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EIU Journalism

Public Affairs Option: Bachelor of Arts in Journalism

An informed citizenry is essential to the healthy functioning of a democratic society, and the news media are essential to that health through their role in educating the public about what elected and appointed officials are doing.

The Public Affairs Reporting (PAR) option gives students with a keen interest in government the knowledge and skills necessary to provide accurate news coverage of all levels of state and local government. PAR students learn about the activities of the state legislature, local governments, courts, police, and the impact of national and international events on local affairs. Students learn how to find, interpret and use public records to document government action, and organizations and individuals who operate in the public interest. In our program, students learn to think critically, produce creatively, write precisely, process information quickly, interview thoughtfully, manage people, and develop an excellent work ethic.

After graduation

Our alumni are working for broadcast, online and print news media, covering city, county and state government. The PAR option also offers excellent preparation for students who wish to work in the law, public service, civic engagement, political and government careers, public communications, and non-profit organizations. The skills required of a journalist are the foundation for any job that requires researching, talking to people, asking questions and synthesizing what is learned into a cohesive, coherent article or report.

Division Core: 18 hrs

  • JOU 1401 - Journalism Forum
  • JOU 2001G - Journalism and Democracy
  • JOU 2101 - Writing for News Media
  • JOU 3401 - Journalism Practicum
  • JOU 4102 - Journalism Ethics
  • JOU 4401 - Journalism Capstone
  • JOU 4771 - Communication Law

Complete one of the following:

  • JOU 3501 - Principles of Advertising
  • JOU 3953 - Perspectives on Sports and the Media
  • JOU 3970 - Race, Gender, and the Media

Additional Required Courses: 18 HRS

  • PLS 1153G - American Government and Constitution
  • PLS 2253G - Introduction to International Relations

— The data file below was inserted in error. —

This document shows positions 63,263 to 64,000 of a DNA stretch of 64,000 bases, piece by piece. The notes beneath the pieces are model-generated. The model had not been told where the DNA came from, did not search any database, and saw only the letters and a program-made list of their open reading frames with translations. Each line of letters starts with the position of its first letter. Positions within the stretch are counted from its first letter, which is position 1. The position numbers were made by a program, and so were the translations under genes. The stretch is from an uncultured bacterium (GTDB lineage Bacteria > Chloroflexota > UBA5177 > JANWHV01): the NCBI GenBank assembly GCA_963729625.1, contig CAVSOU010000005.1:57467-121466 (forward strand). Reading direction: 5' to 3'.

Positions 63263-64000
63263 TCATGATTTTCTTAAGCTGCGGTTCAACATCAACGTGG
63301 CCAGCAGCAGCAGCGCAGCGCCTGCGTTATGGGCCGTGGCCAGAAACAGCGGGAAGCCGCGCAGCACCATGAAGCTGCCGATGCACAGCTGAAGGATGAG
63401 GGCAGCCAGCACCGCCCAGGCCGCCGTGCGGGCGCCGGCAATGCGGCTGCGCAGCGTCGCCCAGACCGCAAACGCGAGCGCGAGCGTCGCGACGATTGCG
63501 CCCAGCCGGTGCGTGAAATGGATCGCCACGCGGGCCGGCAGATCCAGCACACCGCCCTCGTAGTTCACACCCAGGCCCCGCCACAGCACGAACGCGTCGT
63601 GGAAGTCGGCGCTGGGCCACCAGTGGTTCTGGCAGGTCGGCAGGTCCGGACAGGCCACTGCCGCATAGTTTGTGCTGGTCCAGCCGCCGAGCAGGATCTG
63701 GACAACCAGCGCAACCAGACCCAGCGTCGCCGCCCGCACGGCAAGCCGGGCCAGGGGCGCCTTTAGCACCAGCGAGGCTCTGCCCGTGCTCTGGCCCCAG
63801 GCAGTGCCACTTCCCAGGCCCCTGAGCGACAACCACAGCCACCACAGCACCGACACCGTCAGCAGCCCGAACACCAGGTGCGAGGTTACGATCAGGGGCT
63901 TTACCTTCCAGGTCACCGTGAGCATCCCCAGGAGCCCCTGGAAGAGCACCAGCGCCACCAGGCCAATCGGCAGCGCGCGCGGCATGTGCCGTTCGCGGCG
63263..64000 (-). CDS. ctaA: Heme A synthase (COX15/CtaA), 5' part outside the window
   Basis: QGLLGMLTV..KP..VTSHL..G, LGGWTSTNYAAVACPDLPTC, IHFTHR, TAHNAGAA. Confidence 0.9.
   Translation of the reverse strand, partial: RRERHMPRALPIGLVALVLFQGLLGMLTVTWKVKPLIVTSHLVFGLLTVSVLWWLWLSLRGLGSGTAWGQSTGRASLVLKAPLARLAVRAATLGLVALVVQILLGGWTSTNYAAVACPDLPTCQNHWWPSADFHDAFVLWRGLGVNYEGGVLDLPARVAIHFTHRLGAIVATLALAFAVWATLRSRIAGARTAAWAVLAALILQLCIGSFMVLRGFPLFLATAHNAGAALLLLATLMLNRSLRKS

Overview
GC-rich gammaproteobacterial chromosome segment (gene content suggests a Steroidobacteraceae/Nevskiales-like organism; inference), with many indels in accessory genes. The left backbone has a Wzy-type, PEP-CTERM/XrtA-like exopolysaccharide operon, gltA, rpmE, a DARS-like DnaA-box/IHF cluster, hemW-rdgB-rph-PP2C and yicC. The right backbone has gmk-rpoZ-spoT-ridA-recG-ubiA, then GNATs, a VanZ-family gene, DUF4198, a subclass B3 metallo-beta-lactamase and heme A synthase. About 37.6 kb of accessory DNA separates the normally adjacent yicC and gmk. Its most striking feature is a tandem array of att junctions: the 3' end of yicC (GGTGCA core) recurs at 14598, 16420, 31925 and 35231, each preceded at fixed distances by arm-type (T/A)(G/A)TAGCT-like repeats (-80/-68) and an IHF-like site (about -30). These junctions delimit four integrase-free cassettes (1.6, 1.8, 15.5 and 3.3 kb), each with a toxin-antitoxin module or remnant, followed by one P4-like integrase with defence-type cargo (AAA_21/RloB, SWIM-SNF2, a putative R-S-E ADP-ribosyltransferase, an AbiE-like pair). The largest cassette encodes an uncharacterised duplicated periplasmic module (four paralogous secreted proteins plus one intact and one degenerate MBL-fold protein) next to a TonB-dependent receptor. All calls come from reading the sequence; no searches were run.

• PLS 2703 - Introduction to Public Policy
  • JOU 3000 - Advanced Reporting
  • PLS 3603 - State and Local Government
  • JOU 4000 - Investigative Reporting

Public Affairs Option Electives: 9 HRS

  • PLS 26111 or PLS 26112 - Model Illinois Government I (may be repeated three times)
  • JOU 2901 - Introduction to Copy Editing
  • JOU 3002 - Introduction to Multimedia Journalism
  • JOU 3102 - Feature Writing
  • PLS 3203 - American Foreign Policy
  • PLS 3223 - International Organizations
  • JOU 3610 - Broadcast News
  • JOU 3620 - Advanced Broadcast News
  • PLS 3653 - American Indian Politics
  • PLS 3703 - African American Politics
  • PLS 3713 - Political Parties and Elections
  • PLS 3723 - Political Behavior
  • PLS 3733 - Interest Groups and Lobbying
  • PLS 3743 - Congress
  • PLS 3753 - The American Presidency
  • PLS 3863 - Special Topics in Political Science
  • PLS 3903 - Women & Politics
  • HIS 3940 - History of American Journalism
  • JOU 4275 - Journalism Internship
  • JOU 4750 - Independent Study
  • PLS 4823 - International Policy Issues
  • PLS 4943 - American Political Thought

Total Journalism Hours: 45 HRS

Journalism majors are required to complete 30 hours in liberal arts and a non-journalism specialty.

Liberal Arts Area (BLOCK A): 18 HRS

The Journalism program is accredited by the Accrediting Council on Education in Journalism and Mass Communications, and the faculty believe strongly in the council’s requirement that Journalism students be exposed to a broad liberal arts background while in school. In consultation with their academic advisors, Journalism majors choose six courses from among a list updated every year. Some courses that satisfy the university’s general education requirement also satisfy Block A requirements.

Non-Journalism Speciality (BLOCK B): 12 HRS

In consultation with their academic advisors, Journalism majors choose a block of upper-division courses that allow students to develop an area of expertise in something besides Journalism. A second major or a non-Journalism minor satisfies this requirement, but students who choose not to have a minor are able to put together an area of specialty that reflects their career interests. Block A and B courses may not overlap.

* Curriculum Guide, 2021-2022 (pdf)

Related Pages

Contact Information

School of Communication and Journalism

Buzzard Hall 2521

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